It's hard to feel any regret today. Yeah, you read that right.

On earlier occasions I would have been downright furious at the referee for not awarding Alexis Sanchez a penalty. Or towards Giroud, for his intervention towards the end meant the Chilean could not head the ball in the net. Or, predictability, towards Arsene Wenger and his suicidal tactics which led to the 3-1 deficit in the first place.

Not today. Familiarity may breed contempt for some, but it tends to make me bored. I didn't feel enough anticipation or excitement last night because, well, we've already seen this before haven't we? At Munich, against Milan and against Barcelona. We know the spoilers. We know how it ends.

Last night was a commendable performance, but it still doesn't do anything for the progress of the team. It's not turning a corner and it's not a significant morale-booster. Much as we'd hate to admit it, this season was yet another wasted one.

Yes, we can win the FA Cup and we can finish higher than fourth and I'd love it if we do. But is that what we should come to expect of Arsenal FC? When last season ended I immediately expressed my expectation of wanting to see Arsenal challenge for major honours next season. I refuse to believe I was alone in that line of thinking.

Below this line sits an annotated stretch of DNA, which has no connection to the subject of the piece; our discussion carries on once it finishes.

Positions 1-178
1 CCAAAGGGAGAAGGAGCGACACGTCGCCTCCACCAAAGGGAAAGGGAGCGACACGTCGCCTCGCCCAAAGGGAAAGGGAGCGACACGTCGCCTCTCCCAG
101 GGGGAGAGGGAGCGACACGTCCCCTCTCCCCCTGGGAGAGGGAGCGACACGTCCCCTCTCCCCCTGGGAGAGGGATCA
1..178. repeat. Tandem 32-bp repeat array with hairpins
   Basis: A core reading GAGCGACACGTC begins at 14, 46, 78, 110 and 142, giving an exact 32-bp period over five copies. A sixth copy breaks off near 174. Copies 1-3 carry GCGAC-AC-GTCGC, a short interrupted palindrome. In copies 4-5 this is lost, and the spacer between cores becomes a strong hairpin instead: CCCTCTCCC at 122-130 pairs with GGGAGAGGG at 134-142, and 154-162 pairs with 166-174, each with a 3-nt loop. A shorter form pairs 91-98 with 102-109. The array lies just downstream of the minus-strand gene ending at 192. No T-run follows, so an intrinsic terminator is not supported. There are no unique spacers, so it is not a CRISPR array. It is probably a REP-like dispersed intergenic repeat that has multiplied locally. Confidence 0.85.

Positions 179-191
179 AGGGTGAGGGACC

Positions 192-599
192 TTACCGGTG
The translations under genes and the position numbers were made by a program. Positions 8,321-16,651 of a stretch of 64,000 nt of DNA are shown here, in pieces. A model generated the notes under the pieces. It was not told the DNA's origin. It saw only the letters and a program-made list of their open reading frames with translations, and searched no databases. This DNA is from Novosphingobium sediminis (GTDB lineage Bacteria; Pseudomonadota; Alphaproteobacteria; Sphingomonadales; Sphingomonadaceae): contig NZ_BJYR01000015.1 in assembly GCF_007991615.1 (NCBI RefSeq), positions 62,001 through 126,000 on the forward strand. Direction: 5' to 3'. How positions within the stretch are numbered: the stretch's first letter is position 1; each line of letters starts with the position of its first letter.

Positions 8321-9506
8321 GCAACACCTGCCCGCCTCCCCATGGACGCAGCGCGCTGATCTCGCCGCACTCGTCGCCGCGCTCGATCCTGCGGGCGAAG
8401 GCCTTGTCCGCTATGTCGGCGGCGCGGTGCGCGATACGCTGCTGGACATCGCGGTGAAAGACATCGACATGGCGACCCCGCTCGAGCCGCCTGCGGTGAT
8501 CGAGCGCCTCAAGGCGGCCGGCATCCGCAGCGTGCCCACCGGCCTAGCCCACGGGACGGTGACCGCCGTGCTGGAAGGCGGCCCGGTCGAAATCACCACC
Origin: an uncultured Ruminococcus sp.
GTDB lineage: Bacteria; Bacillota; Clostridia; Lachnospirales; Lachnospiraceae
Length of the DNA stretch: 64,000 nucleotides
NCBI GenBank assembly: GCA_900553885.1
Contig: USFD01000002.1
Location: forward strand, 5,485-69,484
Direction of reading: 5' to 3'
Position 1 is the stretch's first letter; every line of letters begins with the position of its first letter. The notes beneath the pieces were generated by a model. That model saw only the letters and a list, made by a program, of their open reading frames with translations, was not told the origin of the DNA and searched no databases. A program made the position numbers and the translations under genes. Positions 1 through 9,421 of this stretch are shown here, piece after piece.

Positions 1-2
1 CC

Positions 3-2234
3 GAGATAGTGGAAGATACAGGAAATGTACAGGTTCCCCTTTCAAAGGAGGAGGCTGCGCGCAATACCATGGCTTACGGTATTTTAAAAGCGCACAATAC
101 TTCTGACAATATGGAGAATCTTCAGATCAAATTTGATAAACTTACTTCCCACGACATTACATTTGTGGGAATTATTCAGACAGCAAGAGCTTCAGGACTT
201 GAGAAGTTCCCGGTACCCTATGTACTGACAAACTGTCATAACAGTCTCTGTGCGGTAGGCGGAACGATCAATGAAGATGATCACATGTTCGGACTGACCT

Look at the fourth prediction (heh) I had given last season about this season.

"4. Arsenal will not win the EPL, nor will they come close to winning the Champions League. We might win the FA Cup or the Capital One, but we won't win trophies a club of Arsenal's stature should win."

It's about time we stop easily forgiving failure. It's about time we call a spade for a spade and realize that while Arsene Wenger has done excellently in building a base for the club, he is not the one to reap its rewards. We cannot afford to be mucking about when it comes to the success of Arsenal FC.

I trust that many would agree when I say that Arsene Wenger is not bigger than Arsenal, but I'm unsure they understand the significance of that statement. It means that we should keep sentiment to the side and look at options who offer progress. While Arsene has assembled a very good team, he looks incapable of making them realize their potency. And make no mistake, if we give Wenger yet another opportunity to make things right "the next time around" and he fails, the players won't be as forgiving.

Cesc Fabregas' transfer to Chelsea proved that footballers do not think about loyalty, gratitude or repayment anymore. All they want, understandably, is money and success. The brilliance of Ivan Gazidis has brought the big bucks to North London, but Arsenal are yet to witness any major trophies since 2004. Gems like Mesut Ozil and Alexis Sanchez will not wait around for Wenger to resign to witness a rejuvenated Arsenal. They don't have the same levels of loyalty and patience towards the club as we do did.